It’s located approximately 15 km southwest of Pristina city centre, and you can find a taxi on arrival (25 Euro flat rate) or jump on the bus (3 Euros) to get from the airport to the city.
For travellers already in the region, bus travel is an economical choice. Regular services connect Pristina with major cities in neighbouring countries like Albania, Montenegro, North Macedonia, and Serbia. Buses are generally comfortable and reliable.
Getting around Pristina
Navigating Pristina, the capital of Kosovo, is relatively easy thanks to its compact size and variety of transport options. The city centre is quite walkable, allowing visitors to absorb the city’s atmosphere at their own pace. This provides a great opportunity to explore the many historical sites, trendy cafes, bustling bazaars, and iconic structures like the Newborn Monument or the National Library.
For longer distances, public transportation is widely available. City buses are frequent, reliable, and inexpensive, with routes covering the majority of the city. Buses also travel to other cities in Kosovo, and even neighbouring countries.
Taxis are abundant in Pristina and are relatively cheap by European standards. I recommend downloading the ‘E-taxi’ app. You can order taxis like you would order an Uber, but all of the vehicles are 100 per cent electric!
The best time to visit Pristina
The city offers unique experiences throughout the year; however, the best time to visit Pristina would be during the spring months of April and May, or the autumn period of September and October.
Spring in Pristina is beautiful, with temperatures ranging from 15 to 20 degrees Celsius, ideal for exploring outdoor attractions like Germina Park or the Newborn Monument. Spring is also the time when the city buzzes with energy, hosting a variety of cultural events such as the Prishtina Jazz Festival, bringing together local and international musicians.
The autumn period offers a different kind of charm. As the leaves begin to change colour, the city’s architecture, including the National Library and Ottoman-era mosques, are framed against vibrant hues of oranges and reds, creating stunning photographic opportunities. Temperatures are comfortably cool, perfect for leisurely strolls around Pristina’s bustling bazaars and cafes.
Visiting during these periods allows you to avoid the intense heat of the summer and the cold winter months. The city is less crowded with tourists, and you can comfortably explore the rich history, diverse culture, and eclectic gastronomy Pristina has to offer.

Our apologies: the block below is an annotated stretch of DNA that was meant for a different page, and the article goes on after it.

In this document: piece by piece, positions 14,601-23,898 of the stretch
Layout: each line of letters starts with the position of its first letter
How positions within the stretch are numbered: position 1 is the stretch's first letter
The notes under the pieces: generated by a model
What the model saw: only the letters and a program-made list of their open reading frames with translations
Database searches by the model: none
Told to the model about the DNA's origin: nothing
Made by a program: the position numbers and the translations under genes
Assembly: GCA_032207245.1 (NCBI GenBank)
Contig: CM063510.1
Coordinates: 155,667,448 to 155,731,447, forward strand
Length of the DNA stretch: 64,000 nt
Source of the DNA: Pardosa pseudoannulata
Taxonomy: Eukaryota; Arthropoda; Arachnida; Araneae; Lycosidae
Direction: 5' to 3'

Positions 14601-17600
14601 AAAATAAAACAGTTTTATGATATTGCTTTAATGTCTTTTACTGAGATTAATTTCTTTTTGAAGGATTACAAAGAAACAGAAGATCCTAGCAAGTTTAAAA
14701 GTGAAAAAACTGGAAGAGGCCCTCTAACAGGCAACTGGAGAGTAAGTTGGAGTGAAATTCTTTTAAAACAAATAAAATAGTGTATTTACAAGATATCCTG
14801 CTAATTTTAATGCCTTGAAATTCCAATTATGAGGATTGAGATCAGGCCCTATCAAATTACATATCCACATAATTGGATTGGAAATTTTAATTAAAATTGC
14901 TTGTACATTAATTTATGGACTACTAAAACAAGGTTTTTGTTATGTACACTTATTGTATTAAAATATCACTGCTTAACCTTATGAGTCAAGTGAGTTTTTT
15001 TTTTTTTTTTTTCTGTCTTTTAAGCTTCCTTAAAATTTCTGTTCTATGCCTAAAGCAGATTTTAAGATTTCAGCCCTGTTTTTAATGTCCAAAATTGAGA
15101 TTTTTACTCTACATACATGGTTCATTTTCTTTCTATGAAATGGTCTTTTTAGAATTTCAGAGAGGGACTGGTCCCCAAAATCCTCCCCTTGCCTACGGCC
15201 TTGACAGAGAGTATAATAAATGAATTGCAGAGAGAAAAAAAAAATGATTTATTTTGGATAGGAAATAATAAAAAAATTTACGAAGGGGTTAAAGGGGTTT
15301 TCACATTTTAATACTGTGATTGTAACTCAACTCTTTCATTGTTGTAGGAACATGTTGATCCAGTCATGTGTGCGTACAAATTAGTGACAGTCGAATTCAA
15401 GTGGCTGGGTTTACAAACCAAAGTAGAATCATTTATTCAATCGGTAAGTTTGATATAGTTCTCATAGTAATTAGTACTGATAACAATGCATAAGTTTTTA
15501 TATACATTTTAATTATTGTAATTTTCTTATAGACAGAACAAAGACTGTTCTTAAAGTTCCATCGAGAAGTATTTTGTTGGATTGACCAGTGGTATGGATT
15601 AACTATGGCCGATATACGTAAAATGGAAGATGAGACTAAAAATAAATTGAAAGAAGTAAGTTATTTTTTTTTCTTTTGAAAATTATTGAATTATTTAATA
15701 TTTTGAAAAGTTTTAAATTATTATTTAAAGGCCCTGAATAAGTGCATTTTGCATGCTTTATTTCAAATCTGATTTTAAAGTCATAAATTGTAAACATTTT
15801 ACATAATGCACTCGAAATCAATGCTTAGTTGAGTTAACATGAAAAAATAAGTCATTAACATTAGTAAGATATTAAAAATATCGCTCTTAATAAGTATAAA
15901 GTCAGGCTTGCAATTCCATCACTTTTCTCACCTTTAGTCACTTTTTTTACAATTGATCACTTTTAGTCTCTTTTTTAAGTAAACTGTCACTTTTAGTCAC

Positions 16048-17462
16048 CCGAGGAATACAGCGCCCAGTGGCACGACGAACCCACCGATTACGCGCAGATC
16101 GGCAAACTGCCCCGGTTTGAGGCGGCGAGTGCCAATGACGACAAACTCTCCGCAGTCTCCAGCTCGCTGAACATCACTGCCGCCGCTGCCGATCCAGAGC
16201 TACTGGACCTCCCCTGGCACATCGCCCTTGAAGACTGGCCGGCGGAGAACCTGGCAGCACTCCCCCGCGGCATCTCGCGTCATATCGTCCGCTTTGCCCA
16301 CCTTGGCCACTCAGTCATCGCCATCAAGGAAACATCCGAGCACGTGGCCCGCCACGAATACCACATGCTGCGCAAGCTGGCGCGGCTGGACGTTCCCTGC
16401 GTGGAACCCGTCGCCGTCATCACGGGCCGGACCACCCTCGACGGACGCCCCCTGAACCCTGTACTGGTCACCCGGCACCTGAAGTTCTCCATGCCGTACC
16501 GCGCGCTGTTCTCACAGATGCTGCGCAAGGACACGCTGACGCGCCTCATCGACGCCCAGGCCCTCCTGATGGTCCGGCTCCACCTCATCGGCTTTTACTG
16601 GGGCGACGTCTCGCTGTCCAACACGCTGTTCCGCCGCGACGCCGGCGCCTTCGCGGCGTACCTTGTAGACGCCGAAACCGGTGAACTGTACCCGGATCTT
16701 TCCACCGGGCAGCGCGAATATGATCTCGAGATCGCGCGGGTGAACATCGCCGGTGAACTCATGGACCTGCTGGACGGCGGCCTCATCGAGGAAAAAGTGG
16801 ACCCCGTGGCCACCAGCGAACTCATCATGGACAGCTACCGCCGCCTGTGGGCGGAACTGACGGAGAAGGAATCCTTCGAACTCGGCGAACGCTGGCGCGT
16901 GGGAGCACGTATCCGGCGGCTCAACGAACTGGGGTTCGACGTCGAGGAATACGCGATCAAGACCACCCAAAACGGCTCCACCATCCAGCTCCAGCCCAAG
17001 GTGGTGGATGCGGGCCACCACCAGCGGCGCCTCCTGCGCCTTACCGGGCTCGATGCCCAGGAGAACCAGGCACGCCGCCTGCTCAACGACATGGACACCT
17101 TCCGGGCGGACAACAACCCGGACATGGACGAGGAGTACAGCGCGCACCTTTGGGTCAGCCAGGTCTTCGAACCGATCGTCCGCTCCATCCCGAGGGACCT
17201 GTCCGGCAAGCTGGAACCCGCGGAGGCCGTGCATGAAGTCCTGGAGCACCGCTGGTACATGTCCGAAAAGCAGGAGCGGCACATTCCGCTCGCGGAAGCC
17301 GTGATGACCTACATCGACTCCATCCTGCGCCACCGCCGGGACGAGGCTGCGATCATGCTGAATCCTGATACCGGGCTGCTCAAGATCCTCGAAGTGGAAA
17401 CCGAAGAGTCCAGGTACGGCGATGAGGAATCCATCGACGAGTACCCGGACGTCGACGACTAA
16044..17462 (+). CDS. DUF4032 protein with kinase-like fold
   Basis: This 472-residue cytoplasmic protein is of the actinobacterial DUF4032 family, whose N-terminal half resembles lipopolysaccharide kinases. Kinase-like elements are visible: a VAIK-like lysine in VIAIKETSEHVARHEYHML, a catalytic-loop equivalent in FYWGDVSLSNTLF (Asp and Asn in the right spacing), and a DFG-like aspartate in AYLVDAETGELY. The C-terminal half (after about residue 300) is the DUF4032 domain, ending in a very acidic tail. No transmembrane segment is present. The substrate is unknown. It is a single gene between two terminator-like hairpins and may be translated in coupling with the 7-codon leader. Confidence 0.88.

Is Kosovo a country?
The status of Kosovo as a country is a complex and politically charged issue. Kosovo unilaterally declared independence from Serbia on February 17, 2008, after a long and turbulent history marked by ethnic conflict. It has its own government, constitution, flag, and anthem, with Pristina as its capital.
Kosovo is recognized as an independent nation by 101 United Nations (UN) member states, including the United States, the United Kingdom, Germany and France. It is also a member of several international organisations like the International Monetary Fund and the World Bank.
However, some countries, including Serbia, Russia and China, do not recognize Kosovo’s sovereignty. They view it as an autonomous province of Serbia. Notably, Kosovo is not a member of the United Nations, largely due to opposition from countries like Russia and China, who have veto power in the UN Security Council.
This varying recognition worldwide has resulted in a peculiar situation where Kosovo is considered a sovereign state by some nations and territories, while others regard it as a part of Serbia. Therefore, the question of whether Kosovo is a country can depend largely on who you ask and their political stance.
FAQ on the Best things to do in Pristina
Here’s an FAQ on the best things to do in Pristina, Kosovo:
Q1. What are the must-see landmarks in Pristina?
A: The most iconic landmarks include the National Library, the Newborn Monument, the Mother Teresa Cathedral, and the Bill Clinton and Ibrahim Rugova statues.
Q2. Where can I experience Pristina’s history?
The Kosovo Museum and the Ethnographic Museum (part of the Kosovo Museum) house exhibits detailing the region’s history and culture.
Q3. Are there any unique cultural experiences in Pristina?
A: Yes, the tradition of ‘xhiro’, or evening promenade, is a unique cultural experience. Also, consider visiting during Kosovo Independence Day (February 17) for a vibrant display of national pride.
Q4. What outdoor activities are available?
A: Germia Park is a popular spot for hiking and picnicking. The city is also close to the Sharr Mountains, which offer opportunities for skiing in winter and hiking in summer.
Q5. Are there any notable art galleries in Pristina?
A: Yes, the National Gallery of Kosovo hosts exhibitions of local and international artists.
Q6. Where can I enjoy traditional Kosovar cuisine?
A: There are many restaurants serving local dishes. Liburnia Restaurant, Tiffany, and Restaurant Pishat are well-regarded.
Q7. Can I watch live performances in Pristina?
A: Yes, the National Theatre of Kosovo and Dodona Theatre regularly stage plays and concerts.
Q8. What local markets should I visit in Pristina?
A: The Green Market, or ‘Pazari i Ri’, is the city’s main farmer’s market where you can buy fresh local produce.
Q9. What day trips can I take from Pristina?
A: Prizren, the Gračanica Monastery, Gadime Marble Cave, and the Bear Sanctuary are popular day trip destinations.
Q10. What nightlife options are there in Pristina?
A: Pristina has a vibrant nightlife with many bars and clubs, particularly on Rakia Street. The city’s coffee culture also extends into the night, with cafes serving as popular socialising spots.
There we have it, the best things to do in Pristina, Kosovo! What’s on your Kosovo bucket list?